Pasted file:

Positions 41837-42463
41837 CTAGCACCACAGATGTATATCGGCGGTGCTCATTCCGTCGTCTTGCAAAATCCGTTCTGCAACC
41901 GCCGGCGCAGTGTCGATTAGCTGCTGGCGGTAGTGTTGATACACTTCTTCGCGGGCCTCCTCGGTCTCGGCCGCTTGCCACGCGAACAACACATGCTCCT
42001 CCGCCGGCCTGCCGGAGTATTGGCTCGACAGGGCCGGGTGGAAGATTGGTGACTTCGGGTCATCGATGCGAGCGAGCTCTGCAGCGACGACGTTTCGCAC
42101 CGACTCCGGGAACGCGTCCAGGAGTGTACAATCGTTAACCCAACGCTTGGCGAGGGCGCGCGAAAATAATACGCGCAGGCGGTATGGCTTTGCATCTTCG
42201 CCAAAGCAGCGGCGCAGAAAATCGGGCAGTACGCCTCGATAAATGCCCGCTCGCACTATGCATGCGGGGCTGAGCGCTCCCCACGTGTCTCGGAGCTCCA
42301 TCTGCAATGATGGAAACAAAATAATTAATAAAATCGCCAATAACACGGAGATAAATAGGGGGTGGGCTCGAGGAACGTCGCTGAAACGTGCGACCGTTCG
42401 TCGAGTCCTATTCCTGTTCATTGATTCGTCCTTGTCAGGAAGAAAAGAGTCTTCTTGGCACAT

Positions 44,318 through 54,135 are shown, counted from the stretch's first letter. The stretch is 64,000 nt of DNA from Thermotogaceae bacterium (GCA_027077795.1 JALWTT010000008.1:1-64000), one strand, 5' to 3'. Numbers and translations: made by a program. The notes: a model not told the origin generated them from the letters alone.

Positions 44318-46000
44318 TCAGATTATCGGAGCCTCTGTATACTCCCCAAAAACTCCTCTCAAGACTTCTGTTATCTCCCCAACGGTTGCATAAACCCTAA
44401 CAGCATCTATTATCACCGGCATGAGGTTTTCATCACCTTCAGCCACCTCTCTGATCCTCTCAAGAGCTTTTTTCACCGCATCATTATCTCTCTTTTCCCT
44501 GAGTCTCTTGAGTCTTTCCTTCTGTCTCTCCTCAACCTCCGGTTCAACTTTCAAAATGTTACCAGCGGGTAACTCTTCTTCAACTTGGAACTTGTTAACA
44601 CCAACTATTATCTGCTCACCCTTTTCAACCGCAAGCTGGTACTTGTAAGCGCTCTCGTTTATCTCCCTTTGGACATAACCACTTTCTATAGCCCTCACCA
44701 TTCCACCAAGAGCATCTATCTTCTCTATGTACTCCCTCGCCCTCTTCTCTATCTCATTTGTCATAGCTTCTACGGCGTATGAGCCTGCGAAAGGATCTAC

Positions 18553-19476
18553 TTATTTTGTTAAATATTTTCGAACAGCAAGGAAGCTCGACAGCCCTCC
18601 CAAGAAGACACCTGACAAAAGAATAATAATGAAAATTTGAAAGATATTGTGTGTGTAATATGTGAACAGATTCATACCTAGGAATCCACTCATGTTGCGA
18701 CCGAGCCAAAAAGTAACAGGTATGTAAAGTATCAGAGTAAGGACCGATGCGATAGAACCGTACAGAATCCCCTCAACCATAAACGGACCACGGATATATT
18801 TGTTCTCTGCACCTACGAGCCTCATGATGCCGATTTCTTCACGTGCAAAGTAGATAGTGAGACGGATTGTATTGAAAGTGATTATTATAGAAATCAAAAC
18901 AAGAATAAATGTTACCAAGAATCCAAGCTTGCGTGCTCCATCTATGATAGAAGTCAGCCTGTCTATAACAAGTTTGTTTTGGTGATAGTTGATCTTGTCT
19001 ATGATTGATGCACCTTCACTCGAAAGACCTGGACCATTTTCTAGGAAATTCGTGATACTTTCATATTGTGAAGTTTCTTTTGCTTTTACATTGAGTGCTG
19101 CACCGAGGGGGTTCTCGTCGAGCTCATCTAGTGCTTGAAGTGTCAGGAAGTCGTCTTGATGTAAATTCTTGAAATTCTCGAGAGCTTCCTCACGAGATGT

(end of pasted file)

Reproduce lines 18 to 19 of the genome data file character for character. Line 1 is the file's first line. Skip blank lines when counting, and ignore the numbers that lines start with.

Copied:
18601 CAAGAAGACACCTGACAAAAGAATAATAATGAAAATTTGAAAGATATTGTGTGTGTAATATGTGAACAGATTCATACCTAGGAATCCACTCATGTTGCGA
18701 CCGAGCCAAAAAGTAACAGGTATGTAAAGTATCAGAGTAAGGACCGATGCGATAGAACCGTACAGAATCCCCTCAACCATAAACGGACCACGGATATATT